FOR IMMEDIATE RELEASE
Brianna Nelson, Communications &
Community Engagement Coordinator,
415-863-1414 x103, email@example.com
SOMArts Cultural Center Presents
VISIONS INTO INFINITE ARCHIVES
Exhibition January 14–February 10, 2016
Opening Event Thursday, January 14, 6–9pm
30 artists of color honor the non-linearity of time to create an interactive and infinite archive of universal depths
December 8, 2015, San Francisco, CA— SOMArts Cultural Center presents Visions Into Infinite Archives, a group exhibition curated by Black Salt Collective that manifests alternative futures as well as alternative pasts to explore the expansive interconnectedness of individual and cultural narratives. On view with accompanying public programming January 14 to February 10, 2016, Visions Into Infinite Archives features artwork in many media from 30 artists of color contributing to an archive that defies a Western, anthropological approach to recording and sharing histories and trajectories of cultural experience. Through murals, light and textile installations, ritualistic expressions and film screenings, the exhibition puts the past and future into conversation with present moments of cyclical and institutional oppression to create a space where healing can take place and evolve.
Visions Into Infinite Archives, opening with a free public reception on Thursday, January 14, 6pm to 9pm, is the second of three SOMArts Commons Curatorial Residency exhibitions in the 2015–16 season. Oakland and Los Angeles based Black Salt Collective utilizes the residency opportunity to mount their first large-scale exhibition, featuring the work of collective members Sarah Biscarra Dilley, Grace Rosario Perkins, Anna Luisa Petrisko and Adee Roberson, as well as additional artists selected by the collective.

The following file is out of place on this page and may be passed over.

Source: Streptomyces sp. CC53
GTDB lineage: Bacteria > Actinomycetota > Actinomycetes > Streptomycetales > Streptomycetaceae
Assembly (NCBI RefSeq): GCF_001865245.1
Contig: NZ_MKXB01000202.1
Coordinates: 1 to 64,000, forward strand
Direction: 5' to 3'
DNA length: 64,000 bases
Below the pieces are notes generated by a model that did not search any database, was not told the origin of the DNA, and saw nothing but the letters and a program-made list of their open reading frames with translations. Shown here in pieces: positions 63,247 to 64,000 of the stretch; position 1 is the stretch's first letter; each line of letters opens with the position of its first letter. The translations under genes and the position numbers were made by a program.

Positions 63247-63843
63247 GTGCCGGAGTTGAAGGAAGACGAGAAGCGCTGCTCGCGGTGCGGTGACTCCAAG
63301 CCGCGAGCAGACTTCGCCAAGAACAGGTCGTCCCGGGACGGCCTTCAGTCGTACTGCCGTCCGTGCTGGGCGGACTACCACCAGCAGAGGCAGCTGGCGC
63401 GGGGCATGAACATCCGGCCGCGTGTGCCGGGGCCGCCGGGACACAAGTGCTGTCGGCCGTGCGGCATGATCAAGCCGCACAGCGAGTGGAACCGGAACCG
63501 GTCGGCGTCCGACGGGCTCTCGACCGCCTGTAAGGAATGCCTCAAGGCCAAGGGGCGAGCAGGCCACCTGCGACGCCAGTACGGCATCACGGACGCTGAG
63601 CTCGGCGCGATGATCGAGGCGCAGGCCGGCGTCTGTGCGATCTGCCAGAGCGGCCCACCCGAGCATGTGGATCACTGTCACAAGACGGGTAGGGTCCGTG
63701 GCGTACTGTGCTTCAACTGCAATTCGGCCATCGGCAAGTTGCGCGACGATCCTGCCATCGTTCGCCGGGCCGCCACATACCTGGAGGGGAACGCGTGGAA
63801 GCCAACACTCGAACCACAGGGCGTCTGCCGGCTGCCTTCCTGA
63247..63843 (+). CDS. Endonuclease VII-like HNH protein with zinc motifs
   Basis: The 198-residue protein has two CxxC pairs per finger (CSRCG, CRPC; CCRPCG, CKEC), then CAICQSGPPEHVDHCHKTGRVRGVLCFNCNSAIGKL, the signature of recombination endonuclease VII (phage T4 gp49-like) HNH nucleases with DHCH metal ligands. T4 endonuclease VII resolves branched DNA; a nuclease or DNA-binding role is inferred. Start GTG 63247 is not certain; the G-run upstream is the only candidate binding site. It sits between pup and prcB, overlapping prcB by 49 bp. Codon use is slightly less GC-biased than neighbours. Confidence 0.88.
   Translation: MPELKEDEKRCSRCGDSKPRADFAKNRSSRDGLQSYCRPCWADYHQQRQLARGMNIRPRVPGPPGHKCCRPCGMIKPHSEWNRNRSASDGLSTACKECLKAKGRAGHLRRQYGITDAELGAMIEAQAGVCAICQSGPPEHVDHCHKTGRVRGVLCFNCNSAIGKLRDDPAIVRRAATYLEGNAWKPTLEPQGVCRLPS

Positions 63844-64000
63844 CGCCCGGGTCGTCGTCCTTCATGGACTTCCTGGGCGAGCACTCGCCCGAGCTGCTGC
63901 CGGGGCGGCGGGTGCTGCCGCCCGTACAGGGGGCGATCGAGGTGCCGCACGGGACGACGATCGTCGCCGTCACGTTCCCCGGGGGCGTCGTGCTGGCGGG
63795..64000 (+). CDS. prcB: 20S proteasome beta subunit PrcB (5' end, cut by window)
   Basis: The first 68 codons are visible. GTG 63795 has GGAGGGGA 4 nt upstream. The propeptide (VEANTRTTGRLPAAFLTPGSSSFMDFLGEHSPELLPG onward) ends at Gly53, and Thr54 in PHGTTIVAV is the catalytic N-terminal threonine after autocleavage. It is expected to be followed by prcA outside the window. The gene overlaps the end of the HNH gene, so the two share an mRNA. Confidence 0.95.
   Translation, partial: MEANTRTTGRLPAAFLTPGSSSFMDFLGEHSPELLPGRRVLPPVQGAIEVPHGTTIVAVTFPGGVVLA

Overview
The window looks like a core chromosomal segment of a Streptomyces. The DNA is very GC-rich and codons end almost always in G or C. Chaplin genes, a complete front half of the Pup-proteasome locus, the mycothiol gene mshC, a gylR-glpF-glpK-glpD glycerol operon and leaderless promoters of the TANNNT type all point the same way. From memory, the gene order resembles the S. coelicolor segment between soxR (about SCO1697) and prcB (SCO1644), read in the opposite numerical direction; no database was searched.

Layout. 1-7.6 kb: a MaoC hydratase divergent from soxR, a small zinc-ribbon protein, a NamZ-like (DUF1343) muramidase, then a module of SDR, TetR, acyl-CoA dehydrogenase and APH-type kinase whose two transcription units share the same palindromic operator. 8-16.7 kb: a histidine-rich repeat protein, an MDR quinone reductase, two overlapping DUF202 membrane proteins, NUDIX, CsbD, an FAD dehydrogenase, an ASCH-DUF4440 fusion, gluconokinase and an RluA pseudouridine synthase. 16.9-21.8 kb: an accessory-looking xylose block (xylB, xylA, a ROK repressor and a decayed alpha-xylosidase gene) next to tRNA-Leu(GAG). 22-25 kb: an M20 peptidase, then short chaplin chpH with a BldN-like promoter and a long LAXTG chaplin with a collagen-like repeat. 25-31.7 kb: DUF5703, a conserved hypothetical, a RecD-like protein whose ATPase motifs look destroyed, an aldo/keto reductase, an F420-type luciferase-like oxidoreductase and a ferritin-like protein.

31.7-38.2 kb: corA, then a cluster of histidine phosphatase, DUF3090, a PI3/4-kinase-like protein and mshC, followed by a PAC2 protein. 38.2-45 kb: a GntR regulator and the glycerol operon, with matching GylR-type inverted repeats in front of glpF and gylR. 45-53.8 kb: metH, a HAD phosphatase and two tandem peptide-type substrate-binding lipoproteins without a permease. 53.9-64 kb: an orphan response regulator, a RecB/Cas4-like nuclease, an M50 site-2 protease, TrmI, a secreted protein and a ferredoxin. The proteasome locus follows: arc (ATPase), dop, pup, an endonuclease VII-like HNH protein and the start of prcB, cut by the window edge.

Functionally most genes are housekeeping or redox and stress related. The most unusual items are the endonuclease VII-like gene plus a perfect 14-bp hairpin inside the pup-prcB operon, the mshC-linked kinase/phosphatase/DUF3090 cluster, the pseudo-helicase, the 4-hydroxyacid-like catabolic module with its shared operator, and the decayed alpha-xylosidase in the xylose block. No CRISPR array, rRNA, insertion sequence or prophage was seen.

Black Salt Collective honors the non-linearity of time with an infinite archive of universal depths. “Comprised of objects, bodies, conversations, and multimedia artworks, this universe is in constant dialogue and flux,” said the Black Salt Collective, “Negating the pretense of an archive that distorts and fractures the relationship between living culture, object and community our archive supersedes these binds through complex and interdependent narratives held within and beyond us. Visions into Infinite Archives manifests the dynamic capacity of a boundless and liminal archive.”
“Protection from Unuttered Greed,” Indira Allegra’s textile intervention for navigating civic meetings, business meetings, art functions and dates, features the weaving of hand-dyed linen, bamboo and cotton as well as abalone as an alternate mode of documentation.
In the multi-channel video installation “Gallup Motel Butchering,” artist collective Postcommodity offers a gritty hyper-real depiction of a butchering, revealing how a traditional act of cultural self-determination can appear violent and disorienting within the context of a “non-place” and pose a poetic, metaphorical transgression against the assumptions of the Western imagination.
Through multi-media installation and an oral storytelling performance that will take place at the opening on Thursday, January 14, Jeepneys + some times [sic] present “Let Me Be The One: A History of a Decolonized Service.” The artwork features video documentation as well as sculptural elements and costumes from a 2015 performance titled “a Jeepneys video shoot // some times a set” in which performers were invited to dance, play, bartend and enact other forms of labor for and with an audience, resulting in a shift of the context and structure of service and labor. “Let Me Be The One: A History of a Decolonized Service,” is an archive within Visions Into Infinite Archives that serves as a platform–– metaphorically, as well as literally–– to engage with other artworks in the show. The sculptures also act as plinths for other artists’ works.